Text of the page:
African Heritage Cultural Arts Center Shapes the Next Generation of Miami's Black CreativesEXPAND
Courtesy of AHCAC

African Heritage Cultural Arts Center Shapes the Next Generation of Miami's Black Creatives

Last spring, the African Heritage Cultural Arts Center celebrated a major win for one of its most esteemed alumni. Moonlight co-writer, playwright Tarell Alvin McCraney, stood proudly on the AHCAC stage holding a "Moonlight Way" sign alongside director Barry Jenkins. A street in Liberty City was being named for their film, which had just won three Oscars, including Best Picture, at the 2017 Academy Awards.

McCraney told the crowd: “We know, in Liberty City, that life doesn’t fix itself overnight. It takes hard work and dedication to get to the places we get to. A movie about that, representations about that, I hope, give permission for people to be themselves.”

The ceremony and that statement showed the power of art and community. For McCraney, both were found at the African Heritage Cultural Arts Center.

The center opened in 1975 as the Model City Cultural Arts Center, thanks to funding from President Lyndon B. Johnson. Since then, it has molded, trained, and inspired generations of creatives to be their best selves. Over the years, AHCAC has presented artists such as Eartha Kitt, Ossie Davis, Ruby Dee; held events like the Sankofa Jazz Festival; and provided a stage for cultural organizations such as Dance Theater of Harlem, National Black Theater Company, and Alvin Ailey American Dance Theater. It has acted as an incubator for Miami's talented youths by providing them with artistic direction in all mediums.

AHCAC director Marshall Davis began working at the center in 1983. He studied to be a teacher but found himself working as an admissions officer at Florida International University. At AHCAC, he saw a recreational arts program he thought could be considered an arts academy. Davis wanted to “develop students' talents and actualize themselves in the arts, if that’s their goal. We developed a curriculum that was empowering to them,” he says. AHCAC presented young talents and gave them the confidence to take the skills they learned through the arts to other disciplines, such as math or science. It was a win-win for the kids: They either went back to school and performed better academically or went on to find careers in the arts.

African Heritage Cultural Arts Center Shapes the Next Generation of Miami's Black Creatives (2)EXPAND
Courtesy of AHCAC

Other famous alums include Robert Battle, the artistic director of Alvin Ailey, who got his first dance experience at AHCAC; Grammy-nominated jazz trumpeter Shareef Clayton; and Bianca Brewtan, a dancer for Janet Jackson and Beyoncé. There's also Opa-locka Commissioner Matthew Pigatt and countless others who became attorneys, nurses, and more. “Once they see they can achieve in the arts, they can take those skills elsewhere,” Davis explains.

Davis' own chidren gained training and knowledge from the center. Marshall Davis Jr. was a 1991 teen dance champion on Star Search, worked off-Broadway, and then danced in the musical Bring in 'da Noise, Bring in 'da Funk. “He's just dancing away all over the world with Savion [Glover, a Tony Award-winning choreographer, tap dancer, and actor]," his dad says proudly. His other son, Marcellus, known as Cello Davis, is a standup comedian who has been onstage with Kat Williams.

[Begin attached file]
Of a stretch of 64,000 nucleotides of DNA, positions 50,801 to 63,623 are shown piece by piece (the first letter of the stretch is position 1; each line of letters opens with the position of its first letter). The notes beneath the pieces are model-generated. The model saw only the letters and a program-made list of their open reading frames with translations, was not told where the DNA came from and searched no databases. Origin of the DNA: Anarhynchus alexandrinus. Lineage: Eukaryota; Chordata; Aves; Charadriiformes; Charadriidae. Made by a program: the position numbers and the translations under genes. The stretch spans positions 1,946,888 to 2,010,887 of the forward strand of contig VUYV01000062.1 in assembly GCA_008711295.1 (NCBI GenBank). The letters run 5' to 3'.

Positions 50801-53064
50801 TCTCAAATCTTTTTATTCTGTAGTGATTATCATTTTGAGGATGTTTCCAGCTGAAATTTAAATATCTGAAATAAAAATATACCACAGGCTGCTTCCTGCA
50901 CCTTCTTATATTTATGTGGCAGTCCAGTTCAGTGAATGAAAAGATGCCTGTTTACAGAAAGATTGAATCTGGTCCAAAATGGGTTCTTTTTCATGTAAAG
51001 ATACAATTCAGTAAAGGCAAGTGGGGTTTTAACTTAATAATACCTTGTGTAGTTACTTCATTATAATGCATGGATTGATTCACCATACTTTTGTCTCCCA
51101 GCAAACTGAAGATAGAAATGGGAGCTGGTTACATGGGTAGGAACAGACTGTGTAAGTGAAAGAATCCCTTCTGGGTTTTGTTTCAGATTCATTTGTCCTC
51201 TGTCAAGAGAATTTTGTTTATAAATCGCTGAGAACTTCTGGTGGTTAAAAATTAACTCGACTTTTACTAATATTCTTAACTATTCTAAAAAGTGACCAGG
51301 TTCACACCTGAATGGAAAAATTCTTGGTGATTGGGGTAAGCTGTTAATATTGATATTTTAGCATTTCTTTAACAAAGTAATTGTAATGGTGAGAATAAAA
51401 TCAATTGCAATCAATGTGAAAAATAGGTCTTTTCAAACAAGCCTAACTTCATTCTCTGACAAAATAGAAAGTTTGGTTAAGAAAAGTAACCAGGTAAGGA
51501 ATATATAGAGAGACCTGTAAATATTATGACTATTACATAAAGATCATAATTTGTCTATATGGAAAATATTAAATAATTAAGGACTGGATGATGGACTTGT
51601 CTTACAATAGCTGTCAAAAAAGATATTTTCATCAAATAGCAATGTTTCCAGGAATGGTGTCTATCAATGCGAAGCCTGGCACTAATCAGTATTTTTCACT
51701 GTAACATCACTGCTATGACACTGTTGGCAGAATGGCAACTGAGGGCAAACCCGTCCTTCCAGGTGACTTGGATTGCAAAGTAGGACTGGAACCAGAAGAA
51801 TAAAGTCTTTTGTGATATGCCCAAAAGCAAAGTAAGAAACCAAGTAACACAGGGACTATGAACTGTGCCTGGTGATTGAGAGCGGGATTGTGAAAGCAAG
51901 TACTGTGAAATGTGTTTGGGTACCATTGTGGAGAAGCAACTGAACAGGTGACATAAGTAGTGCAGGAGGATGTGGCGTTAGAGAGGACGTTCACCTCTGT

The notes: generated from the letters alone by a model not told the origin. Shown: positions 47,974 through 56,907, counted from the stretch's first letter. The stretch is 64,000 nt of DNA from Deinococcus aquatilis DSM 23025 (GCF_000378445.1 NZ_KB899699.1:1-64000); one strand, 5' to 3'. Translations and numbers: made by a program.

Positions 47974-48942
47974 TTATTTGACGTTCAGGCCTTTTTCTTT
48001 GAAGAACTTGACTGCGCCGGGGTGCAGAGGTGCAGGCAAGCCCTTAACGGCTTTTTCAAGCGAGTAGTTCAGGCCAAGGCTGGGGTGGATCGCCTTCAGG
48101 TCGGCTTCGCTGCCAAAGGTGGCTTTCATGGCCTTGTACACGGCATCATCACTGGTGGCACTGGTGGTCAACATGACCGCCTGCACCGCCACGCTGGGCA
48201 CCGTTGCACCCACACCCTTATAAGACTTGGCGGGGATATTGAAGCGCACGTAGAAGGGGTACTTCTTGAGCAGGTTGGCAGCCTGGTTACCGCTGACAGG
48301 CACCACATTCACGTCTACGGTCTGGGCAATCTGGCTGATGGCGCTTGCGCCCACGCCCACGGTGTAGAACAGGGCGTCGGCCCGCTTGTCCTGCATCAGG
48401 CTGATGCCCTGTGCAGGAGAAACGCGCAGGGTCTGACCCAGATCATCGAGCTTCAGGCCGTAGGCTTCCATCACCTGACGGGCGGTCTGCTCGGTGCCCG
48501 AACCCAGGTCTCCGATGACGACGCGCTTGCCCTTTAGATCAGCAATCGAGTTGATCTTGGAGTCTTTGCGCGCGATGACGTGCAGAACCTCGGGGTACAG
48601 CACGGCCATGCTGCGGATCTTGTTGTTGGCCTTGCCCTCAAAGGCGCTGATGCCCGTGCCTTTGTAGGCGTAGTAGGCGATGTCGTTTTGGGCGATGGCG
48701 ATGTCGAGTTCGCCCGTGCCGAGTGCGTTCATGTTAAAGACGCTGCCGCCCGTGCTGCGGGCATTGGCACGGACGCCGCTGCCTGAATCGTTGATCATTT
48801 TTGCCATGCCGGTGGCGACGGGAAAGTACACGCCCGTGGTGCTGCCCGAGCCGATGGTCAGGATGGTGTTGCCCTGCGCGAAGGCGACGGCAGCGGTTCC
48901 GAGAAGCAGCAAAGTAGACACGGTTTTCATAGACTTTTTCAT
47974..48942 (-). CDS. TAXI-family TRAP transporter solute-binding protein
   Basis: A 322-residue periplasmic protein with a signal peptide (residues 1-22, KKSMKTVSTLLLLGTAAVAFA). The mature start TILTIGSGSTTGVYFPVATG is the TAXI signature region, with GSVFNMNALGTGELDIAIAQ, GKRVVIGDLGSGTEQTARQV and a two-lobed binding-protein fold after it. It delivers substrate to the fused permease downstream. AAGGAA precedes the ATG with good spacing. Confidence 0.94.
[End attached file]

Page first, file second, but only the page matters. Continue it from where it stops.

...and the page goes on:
“If you don’t have the arts, you’re only teaching one part of your brain," Davis explains. “You aren’t a whole person.” Artists, he says, "bring people together across racial and cultural lines. It provides understanding. It gives us a very dynamic way of communicating our thoughts and how we are in the world. We can arouse different thinking and feelings [in people that] they wouldn’t have otherwise.”

He saw an uptick in parents enrolling their kids at AHCAC after Moonlight's Oscar win. McCraney teaches there every summer alongside other staff members, a third of which attended AHCAC in their youth. The Yale professor and playwright has a special program where he works with young women to provide them with skills in the theatrical arts, dance, and playwriting "so that they can express themselves and their voices," Davis says. An international audience has now found its way to the center in the wake of the film's success. A Miami media company is filming a documentary about AHCAC, titled It Takes a Village. The center has also received more funding, including an NEA grant, and Jenkins and McCraney donated $20,000. Davis says the latter will be used to create a cinematic arts program.

African Heritage Cultural Arts Center Shapes the Next Generation of Miami's Black Creatives (3)EXPAND
Courtesy of AHCAC

Davis is proud of the programming he runs, such as the recent dance and music performance Entourage at Lou Rawls Center for the Performing Arts, where students showed off the vocal technique and training they learned at AHCAC for people in the music industry. The center's Black Box African Heritage Youth Theater offered a production called Chain Reaction with a show concentrating on poverty, patriotism, the sense of color within the black community, “and also about being a vegetarian," Davis explains. “Then you put it onstage; it really pops.” The Summer Arts Conservatory ten-week program gives kids a head start in the arts. This September, the center will launch Color Museum, a theatrical production by George C. Wolfe.

"Working with the children is definitely one of the high points of working here," Davis concludes. "And despite the awards I have received, nothing is more precious than seeing a child you work with improve their lives and be distinguished for whatever reason. It’s a heart-warming feeling when they return to the center and say, 'Thank you.'”

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